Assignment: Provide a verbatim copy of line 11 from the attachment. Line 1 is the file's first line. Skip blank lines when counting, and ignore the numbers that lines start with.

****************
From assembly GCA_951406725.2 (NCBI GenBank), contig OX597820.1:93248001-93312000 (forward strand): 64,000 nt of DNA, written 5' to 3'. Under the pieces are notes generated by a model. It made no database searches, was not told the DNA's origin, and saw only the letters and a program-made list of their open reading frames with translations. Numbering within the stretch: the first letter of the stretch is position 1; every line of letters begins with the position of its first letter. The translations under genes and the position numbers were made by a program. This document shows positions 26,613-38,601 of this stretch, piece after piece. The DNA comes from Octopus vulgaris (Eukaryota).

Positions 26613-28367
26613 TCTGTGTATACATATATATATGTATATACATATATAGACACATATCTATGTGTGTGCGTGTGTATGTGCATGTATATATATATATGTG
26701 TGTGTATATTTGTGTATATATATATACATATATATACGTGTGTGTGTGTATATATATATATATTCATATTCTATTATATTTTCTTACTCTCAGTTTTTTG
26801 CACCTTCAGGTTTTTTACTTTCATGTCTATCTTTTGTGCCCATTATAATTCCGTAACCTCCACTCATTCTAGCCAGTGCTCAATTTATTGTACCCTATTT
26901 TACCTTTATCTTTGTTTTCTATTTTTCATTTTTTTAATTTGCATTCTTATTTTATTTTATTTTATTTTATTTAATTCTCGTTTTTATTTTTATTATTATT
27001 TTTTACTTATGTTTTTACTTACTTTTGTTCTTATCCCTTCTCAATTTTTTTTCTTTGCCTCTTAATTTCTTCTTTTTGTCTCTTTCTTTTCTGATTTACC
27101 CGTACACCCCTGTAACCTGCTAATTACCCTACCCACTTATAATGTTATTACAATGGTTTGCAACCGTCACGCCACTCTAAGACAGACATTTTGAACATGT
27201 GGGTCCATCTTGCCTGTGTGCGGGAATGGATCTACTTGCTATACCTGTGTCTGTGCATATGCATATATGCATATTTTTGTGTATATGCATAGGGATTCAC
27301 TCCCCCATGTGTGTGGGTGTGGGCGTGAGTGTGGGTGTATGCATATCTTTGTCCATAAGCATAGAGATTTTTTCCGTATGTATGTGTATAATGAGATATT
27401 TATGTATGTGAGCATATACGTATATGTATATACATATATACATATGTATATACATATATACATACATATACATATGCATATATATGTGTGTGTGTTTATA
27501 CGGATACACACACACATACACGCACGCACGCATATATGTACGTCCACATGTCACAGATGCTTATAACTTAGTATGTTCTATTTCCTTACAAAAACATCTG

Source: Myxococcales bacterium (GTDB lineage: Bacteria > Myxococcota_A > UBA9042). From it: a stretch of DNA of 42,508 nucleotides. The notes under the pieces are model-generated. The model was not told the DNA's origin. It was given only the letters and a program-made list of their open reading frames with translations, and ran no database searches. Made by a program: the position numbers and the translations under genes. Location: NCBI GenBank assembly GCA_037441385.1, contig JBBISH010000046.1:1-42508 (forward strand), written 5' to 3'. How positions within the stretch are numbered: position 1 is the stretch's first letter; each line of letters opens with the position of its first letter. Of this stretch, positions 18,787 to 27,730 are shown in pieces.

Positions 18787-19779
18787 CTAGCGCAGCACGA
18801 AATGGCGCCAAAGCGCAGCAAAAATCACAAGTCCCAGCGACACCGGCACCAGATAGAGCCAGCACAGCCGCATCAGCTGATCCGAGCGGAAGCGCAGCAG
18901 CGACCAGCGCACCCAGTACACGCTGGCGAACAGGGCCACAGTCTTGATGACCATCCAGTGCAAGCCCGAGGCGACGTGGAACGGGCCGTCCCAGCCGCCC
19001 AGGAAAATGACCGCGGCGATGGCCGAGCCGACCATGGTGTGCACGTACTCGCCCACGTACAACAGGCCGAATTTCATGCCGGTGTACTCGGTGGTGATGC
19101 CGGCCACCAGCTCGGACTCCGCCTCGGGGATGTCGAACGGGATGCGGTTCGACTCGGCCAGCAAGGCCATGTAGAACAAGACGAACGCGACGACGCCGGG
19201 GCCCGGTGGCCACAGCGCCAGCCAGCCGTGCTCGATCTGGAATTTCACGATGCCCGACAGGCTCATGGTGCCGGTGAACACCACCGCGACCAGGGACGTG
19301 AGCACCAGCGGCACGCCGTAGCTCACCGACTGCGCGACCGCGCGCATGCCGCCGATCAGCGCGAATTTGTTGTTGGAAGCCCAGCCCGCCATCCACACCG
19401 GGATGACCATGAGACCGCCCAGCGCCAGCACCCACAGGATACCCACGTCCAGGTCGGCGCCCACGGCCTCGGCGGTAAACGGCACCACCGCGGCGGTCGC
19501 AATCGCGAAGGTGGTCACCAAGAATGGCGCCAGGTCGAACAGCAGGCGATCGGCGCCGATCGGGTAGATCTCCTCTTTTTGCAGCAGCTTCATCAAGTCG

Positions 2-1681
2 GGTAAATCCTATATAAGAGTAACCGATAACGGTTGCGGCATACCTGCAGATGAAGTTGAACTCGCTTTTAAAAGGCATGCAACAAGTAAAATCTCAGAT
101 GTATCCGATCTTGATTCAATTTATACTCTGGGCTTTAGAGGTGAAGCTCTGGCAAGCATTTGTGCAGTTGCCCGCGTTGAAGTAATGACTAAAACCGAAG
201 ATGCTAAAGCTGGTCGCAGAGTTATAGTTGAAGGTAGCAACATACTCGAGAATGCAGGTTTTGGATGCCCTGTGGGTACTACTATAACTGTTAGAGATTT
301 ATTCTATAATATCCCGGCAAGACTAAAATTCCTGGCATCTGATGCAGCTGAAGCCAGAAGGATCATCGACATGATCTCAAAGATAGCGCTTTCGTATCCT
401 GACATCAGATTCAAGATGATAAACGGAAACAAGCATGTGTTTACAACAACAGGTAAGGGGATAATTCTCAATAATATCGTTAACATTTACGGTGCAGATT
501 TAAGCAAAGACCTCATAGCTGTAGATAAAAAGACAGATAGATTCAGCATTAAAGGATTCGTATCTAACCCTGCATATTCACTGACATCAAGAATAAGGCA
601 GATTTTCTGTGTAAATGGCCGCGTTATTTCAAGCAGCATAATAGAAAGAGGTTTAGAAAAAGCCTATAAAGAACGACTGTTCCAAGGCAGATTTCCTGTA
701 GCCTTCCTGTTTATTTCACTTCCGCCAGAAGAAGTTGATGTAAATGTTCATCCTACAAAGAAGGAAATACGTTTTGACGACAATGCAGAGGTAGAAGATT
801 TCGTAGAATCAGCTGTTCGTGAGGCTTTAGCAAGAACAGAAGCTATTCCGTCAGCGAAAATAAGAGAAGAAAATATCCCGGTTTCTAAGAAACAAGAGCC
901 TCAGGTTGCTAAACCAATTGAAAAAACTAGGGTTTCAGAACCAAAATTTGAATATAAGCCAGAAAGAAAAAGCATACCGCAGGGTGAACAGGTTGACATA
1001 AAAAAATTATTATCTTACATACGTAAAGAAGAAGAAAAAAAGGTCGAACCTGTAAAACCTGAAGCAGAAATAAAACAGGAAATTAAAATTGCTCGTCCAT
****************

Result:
27401 TATGTATGTGAGCATATACGTATATGTATATACATATATACATATGTATATACATATATACATACATATACATATGCATATATATGTGTGTGTGTTTATA